Mountain bikes often have flat, straight handlebars, which don't offer many hand positions. This can cause hand numbness and even nerve damage on long bike tours. While the solution might be as easy as replacing the handlebars, this often involves many adjustments to cables, levers, and other equipment and may not be possible at all!

If the only bicycle you have is a mountain bike, you have to look carefully at it to see what changes are needed to equip it for long distance riding. Questions to consider are:

Can racks be attached to it?

If so, is there enough room to comfortably pedal without the panniers getting in the way?

If not, can you attach a trailer to it without problem?

Can the handlebars be changed without too much bother?

Is the gearing low enough?

Touring bikes are, in many ways, a cross between road and mountain bikes. They are rugged enough to carry gear, have eyelets for racks, lower gearing for grinding up hills, a long wheelbase to accommodate panniers, and a more relaxed riding position. They are heavier than road bikes though lighter than most mountain bikes. They usually get more stable as weight is added onto them. But, unladed, they won't go as fast as a road bike and won't handle unpaved roads or tracks as well as a mountain bike, as they usually can't accommodate really wide tires.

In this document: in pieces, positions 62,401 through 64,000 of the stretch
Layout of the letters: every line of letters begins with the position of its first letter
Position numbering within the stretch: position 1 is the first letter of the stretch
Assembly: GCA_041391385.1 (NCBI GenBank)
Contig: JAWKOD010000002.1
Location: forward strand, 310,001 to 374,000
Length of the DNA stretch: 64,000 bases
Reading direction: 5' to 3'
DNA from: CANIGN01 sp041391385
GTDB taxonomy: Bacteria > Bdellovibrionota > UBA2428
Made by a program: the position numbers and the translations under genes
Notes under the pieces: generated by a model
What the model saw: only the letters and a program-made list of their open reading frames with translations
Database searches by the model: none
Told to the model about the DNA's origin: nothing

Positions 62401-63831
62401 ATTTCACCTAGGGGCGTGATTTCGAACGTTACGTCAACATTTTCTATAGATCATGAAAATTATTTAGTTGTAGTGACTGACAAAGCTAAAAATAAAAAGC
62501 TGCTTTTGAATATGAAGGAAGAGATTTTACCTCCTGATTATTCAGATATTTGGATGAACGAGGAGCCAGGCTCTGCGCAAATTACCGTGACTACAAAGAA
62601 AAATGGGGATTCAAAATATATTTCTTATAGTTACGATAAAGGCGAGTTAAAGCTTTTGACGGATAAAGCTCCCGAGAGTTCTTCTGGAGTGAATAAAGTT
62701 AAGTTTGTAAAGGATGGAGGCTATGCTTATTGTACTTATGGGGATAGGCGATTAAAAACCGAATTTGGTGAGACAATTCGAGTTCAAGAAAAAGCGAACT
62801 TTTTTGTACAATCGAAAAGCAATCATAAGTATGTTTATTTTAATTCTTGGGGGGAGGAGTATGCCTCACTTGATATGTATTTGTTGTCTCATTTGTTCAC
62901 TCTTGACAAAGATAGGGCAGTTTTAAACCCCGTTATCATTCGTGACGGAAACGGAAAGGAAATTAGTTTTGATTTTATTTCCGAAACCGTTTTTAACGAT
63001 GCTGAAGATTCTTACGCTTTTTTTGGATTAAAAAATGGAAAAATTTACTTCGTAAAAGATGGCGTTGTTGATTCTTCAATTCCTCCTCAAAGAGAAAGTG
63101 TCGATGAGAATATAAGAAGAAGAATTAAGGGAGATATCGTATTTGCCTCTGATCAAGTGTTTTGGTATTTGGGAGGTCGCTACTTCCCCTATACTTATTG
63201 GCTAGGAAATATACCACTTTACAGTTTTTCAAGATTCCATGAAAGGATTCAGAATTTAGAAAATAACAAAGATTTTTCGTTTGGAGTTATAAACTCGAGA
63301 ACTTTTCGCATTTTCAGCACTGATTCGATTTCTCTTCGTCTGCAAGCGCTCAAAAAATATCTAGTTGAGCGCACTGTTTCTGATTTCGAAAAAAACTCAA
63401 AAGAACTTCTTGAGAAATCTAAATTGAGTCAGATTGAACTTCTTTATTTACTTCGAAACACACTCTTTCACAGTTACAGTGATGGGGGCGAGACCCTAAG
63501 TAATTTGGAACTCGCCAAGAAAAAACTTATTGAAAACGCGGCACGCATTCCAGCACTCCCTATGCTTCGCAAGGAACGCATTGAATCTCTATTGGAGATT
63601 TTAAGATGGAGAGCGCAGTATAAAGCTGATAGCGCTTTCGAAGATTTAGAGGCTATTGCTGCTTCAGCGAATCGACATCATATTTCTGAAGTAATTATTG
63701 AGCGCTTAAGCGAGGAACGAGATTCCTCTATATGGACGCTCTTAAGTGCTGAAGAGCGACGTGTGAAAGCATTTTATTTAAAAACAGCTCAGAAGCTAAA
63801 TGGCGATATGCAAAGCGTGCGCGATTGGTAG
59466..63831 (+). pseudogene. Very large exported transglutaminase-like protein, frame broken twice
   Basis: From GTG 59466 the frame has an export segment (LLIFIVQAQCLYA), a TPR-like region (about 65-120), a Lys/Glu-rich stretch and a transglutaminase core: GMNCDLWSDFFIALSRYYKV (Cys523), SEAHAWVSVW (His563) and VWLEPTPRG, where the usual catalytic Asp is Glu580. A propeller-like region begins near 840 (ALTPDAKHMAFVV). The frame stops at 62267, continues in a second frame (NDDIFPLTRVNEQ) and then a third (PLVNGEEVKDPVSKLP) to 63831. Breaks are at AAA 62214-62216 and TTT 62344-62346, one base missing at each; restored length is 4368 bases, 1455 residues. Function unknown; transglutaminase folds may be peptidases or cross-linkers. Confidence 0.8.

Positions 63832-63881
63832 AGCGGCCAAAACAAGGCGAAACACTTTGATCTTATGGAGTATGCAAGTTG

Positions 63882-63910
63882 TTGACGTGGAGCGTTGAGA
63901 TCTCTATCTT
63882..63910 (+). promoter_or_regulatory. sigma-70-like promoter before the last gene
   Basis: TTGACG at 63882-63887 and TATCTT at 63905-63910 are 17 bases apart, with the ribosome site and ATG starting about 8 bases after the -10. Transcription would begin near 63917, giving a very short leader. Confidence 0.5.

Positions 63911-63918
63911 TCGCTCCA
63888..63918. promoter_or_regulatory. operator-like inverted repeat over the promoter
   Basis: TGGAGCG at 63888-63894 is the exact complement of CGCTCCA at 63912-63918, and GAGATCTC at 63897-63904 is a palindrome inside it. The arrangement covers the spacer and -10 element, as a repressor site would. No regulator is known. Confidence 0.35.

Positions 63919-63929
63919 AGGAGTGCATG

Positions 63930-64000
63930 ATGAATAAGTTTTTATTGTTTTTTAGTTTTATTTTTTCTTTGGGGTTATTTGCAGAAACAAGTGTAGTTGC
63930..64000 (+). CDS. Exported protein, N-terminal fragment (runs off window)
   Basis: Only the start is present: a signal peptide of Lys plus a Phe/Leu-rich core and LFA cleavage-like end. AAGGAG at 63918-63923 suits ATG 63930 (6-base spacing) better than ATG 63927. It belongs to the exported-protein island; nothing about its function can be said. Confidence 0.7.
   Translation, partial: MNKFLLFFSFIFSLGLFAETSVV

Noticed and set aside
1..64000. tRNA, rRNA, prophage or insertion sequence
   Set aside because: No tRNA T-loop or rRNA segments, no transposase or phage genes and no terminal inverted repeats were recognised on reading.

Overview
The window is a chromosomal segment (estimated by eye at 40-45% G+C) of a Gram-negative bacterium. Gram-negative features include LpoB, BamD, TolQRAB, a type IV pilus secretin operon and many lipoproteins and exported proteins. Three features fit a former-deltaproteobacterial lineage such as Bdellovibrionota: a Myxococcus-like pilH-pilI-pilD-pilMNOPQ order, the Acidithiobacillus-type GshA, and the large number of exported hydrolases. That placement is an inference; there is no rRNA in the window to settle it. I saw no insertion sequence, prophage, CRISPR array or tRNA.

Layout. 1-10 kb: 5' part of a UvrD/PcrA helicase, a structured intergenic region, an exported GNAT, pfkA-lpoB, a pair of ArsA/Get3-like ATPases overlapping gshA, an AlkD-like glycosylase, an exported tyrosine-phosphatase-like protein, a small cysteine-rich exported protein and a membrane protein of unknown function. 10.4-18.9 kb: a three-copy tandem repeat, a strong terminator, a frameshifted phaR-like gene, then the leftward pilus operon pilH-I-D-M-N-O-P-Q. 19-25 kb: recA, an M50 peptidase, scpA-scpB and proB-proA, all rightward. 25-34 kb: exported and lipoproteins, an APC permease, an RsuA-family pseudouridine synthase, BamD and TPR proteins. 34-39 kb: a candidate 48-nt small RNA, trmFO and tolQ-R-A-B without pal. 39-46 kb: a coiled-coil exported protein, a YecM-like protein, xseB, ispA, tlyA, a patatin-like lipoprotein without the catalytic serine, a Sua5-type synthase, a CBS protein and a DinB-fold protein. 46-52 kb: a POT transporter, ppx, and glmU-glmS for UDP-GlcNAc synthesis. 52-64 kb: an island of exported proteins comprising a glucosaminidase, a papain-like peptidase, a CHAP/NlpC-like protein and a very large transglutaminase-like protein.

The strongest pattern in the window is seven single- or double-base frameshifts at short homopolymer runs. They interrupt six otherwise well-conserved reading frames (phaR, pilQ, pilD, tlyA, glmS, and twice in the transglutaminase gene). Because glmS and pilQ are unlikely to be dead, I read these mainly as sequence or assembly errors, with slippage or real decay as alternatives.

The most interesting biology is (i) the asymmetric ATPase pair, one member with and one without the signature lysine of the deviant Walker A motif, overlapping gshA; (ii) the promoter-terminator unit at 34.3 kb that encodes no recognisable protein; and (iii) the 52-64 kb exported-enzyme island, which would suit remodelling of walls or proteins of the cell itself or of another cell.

Touring bikes are best for people who plan to do more than one bike tour carrying all their own gear. While touring bicycles are fine all-around bikes, they won't keep up with roadies on week-end club rides, nor will they be as comfortable as mountain bikes on rough single track.

The key point is that you can tour on any kind of bicycle. You may have to modify your bike or change your plans, but any kind of bike will do. If you can afford to have more than one bike, buy a touring bike if you plan to do a lot of touring.

Here are over 3 dozen links to all kinds of information about bicycles used for touring.

Panniers vs Trailers

Unless you are carrying only a minimal amount of gear, you need some way to haul it around. The common options are panniers and trailers. Riding a bicycle long distances wearing a heavy backpack is sheer madness.

Panniers are sturdy bags that hang off racks attached to the bike. They (both the racks and the bags) make your bike heavier and harder to ride and steer, especially going slowly uphill.

Trailers, on the other hand, hold all the gear on a separate carrier connected to the rear of the bike. They come in either one wheel or two and make a bike longer, wider, and change the handling properties significantly, especially going downhill.

Other than handling, the main differences between panniers and trailers are

1) How much gear you can carry - As a rule, trailers will allow you to carry more gear. This is good if you need to carry more; otherwise, it just makes it harder to pedal.

2) Handling the bike when riding and parking - Some people report that pulling a trailer on flat ground is like "it isn't there." Both panniers and trailers will make your bike wider, which can be a problem on narrow roads. There have been reports about trailers causing crashes when going too fast, as they can become unstable at "high" speed.